Collection 1143 - Dixieland Dance Hall, Wagga Wagga

Open original Digital object

Identity area

Reference code

RW 1143

Title

Dixieland Dance Hall, Wagga Wagga

Date(s)

  • 1923-1932 (Creation)

Level of description

Collection

Extent and medium

0.08m; 1 volume (and 1 microfilm)

Name of creator

(1921 - 1932)

Biographical history

On 23 November 1921, Dixieland, “Wagga’s Premier Rendezvous of Joy,” opened to the public at the City Concert Band’s Beach Carnival. Dixieland was a jazz hall and entertainment venue, located at the end of Little Gurwood Street (now Sturt Street), with a dancefloor that floated atop the Murrumbidgee River. During the illustrious Jazz Age (1920-1933), Wagga residents flocked to the riverbank to enjoy a wide range of recreational delights and dance the night away. The popular dance spot, turned commercial venue in 1923, was directed, maintained and often entertained by the Wagga Brass Band.

The Brass Band consisted of local musicians and a committee that liaised with Wagga Municipal Council and visiting performers. For a time, the Brass Band was subsidised by the local Council to perform at charity events for local entities including the hospital, ambulance service and Wagga Grammar School. Also, they were the official band of the War Service Committee. They played WWI soldiers out of Wagga upon deployment and back into Sydney on their return. In addition to their Council subsidy, the band’s other sources of funding were donations and entry fees from Dixieland patrons. These funds helped pay for uniforms, instruments and a fee for a professional band director.

The local band and entertainment scene were integral to the community’s livelihood during the roaring twenties. Dixieland was only a part of Wagga’s active nightlife; other venues included Wonderland Theatre/Café, the Masonic Hall (later known as the Oxford Theatre), The Strand picture theatre and Dixieland Roller-skating Palais. These proved popular with their exciting programmes; for example, Dixieland’s highest recorded attendance was 2,300, in 1929. The entertainment at Dixieland ranged from competitive activities (i.e. euchre tournaments and dancing competitions) and successful efforts to smash world records to jazz acts and vaudeville performances. Wagga residents and visiting tourists enjoyed the talents of saxophonist RJ Homann, Long Tack Sam and Wee Billy Kerr. Additionally, visiting rugby clubs, cricketers and, in 1925, members of the US fleet were brought to the jazz hall and treated to local acts: the Lyric Orchestra, Wagga Melody Makers, Riverina Revellers and the Wagga Brass Band.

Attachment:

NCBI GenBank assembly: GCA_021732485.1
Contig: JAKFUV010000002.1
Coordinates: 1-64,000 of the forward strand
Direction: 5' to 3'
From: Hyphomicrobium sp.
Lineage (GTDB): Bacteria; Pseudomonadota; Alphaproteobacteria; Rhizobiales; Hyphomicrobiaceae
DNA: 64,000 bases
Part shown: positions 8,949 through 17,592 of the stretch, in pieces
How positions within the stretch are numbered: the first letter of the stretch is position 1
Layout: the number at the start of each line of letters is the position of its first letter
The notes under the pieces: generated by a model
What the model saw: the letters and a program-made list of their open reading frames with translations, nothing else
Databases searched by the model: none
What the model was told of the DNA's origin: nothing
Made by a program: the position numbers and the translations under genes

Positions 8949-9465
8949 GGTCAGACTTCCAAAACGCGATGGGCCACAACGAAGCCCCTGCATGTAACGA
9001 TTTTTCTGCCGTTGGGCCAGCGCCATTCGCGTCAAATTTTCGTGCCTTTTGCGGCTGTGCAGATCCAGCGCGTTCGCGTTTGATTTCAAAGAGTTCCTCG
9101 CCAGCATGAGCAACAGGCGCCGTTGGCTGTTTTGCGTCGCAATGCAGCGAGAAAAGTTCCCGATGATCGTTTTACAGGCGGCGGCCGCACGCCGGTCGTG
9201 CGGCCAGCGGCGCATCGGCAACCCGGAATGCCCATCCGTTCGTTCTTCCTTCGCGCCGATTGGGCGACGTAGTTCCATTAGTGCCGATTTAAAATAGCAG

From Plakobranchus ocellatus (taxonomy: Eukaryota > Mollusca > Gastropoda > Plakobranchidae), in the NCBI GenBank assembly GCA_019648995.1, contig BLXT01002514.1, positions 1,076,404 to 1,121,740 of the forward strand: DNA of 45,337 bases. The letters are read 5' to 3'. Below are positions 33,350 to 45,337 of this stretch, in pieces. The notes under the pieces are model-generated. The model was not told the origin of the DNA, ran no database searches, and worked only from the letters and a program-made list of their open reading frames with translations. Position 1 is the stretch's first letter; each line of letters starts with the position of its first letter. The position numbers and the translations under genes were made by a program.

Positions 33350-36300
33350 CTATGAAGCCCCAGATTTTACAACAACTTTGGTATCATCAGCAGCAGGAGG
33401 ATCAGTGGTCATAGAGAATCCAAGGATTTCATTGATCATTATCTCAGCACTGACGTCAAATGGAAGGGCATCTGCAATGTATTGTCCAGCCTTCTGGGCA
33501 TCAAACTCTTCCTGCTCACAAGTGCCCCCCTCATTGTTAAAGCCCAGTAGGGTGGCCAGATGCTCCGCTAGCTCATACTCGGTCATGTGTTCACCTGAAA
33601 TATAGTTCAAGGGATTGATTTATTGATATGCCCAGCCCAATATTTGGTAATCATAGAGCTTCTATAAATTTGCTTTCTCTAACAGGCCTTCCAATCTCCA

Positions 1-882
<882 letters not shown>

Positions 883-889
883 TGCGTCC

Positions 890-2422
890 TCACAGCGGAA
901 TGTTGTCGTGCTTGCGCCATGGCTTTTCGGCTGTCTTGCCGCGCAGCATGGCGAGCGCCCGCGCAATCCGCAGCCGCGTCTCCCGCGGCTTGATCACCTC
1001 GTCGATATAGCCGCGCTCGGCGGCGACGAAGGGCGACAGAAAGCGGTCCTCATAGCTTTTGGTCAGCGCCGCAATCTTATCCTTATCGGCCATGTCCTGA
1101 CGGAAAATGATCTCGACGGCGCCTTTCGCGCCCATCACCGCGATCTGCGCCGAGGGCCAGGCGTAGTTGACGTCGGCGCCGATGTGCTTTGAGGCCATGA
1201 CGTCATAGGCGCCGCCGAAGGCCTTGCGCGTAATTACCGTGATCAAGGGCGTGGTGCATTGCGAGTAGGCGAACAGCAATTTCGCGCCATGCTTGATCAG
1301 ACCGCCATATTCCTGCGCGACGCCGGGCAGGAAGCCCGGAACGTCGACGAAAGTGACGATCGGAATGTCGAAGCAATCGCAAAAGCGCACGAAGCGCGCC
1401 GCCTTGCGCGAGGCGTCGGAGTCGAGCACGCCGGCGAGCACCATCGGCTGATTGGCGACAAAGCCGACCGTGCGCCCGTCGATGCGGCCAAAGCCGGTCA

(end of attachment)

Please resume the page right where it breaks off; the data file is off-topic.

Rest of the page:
The venue thrived throughout the twenties and endured several floods, but, after continuous damage, it was decided that a more stable floor, on brick supports, needed to be installed, thus an improved, steady and spacious venue was installed in 1925. Floods caused Dixieland to close and re-open many times, and may have caused its permanent closure in 1934 when more performances were held at inland venues such as the Town Hall Gardens and Wonderland Theatre. Residents had to watch the newspaper to find out where shows would be held in the event of a flood and when the hall would reopen for business once the river waters receded.

It is still unclear when and why Dixieland permanently closed its doors. It seems it held steady as the “Brightest Show in Town” throughout the Jazz Age, with its most active years between 1923 and 1931. The venue reached its peak in 1931 when it hosted its most famous foreign act, the Long Tack Sam Company, world-record-breaking dancing from Frank Speerin, the first Miss Wagga pageant and the venue’s own 10-year anniversary. After that, the Wagga Brass Band started to dissolve as members left the Riverina due to increased unemployment and the beckoning of another world war.

In 1932, after the most recent flood, considerable support was behind the rejuvenation and expansion of the Bathing Beach Reserve, which extended to the Sturt Street entrance to Wagga Beach. This could have eventually absorbed Dixieland’s space as interest faded in Jazz and grew in community health/recreation. Eventually, in 1936, Wagga Municipal Council and community members ruled that the remaining Brass Band would combine with the Wagga City Band to form the Wagga Citizens’ Band. There is no evidence of the Citizens’ Band making an effort to maintain the jazz hall; perhaps it was not an option without Council and community support.

This history was written by Kate Allman (2017).

Archival history

Content and structure area

Scope and content

Scrapbook containing material relating to Dixieland, the Wagga Brass Band, the Oxford Theatre, the Wonderland Theatre, the Dixieland Rollerskating Palais at Wonderland, and miscellaneous non-Riverina entertainment establishments.

Accruals

System of arrangement

Conditions of access and use area

Conditions governing access

OPEN to public access.

Conditions governing reproduction

Items in this collection may be protected by copyright. Contact the Reference Archivist for more information.

Language of material

Script of material

Language and script notes

Finding aids

An accession list is available. Click on 'Download Accession List' above to view.

Existence and location of originals

Existence and location of copies

Related units of description

Related descriptions

Notes area

Alternative identifier(s)

Place access points

Name access points

Genre access points

Sources

Digital object (Master) rights area

Digital object (Reference) rights area

Digital object (Thumbnail) rights area

Accession area

Related people and organizations

Related genres

Related places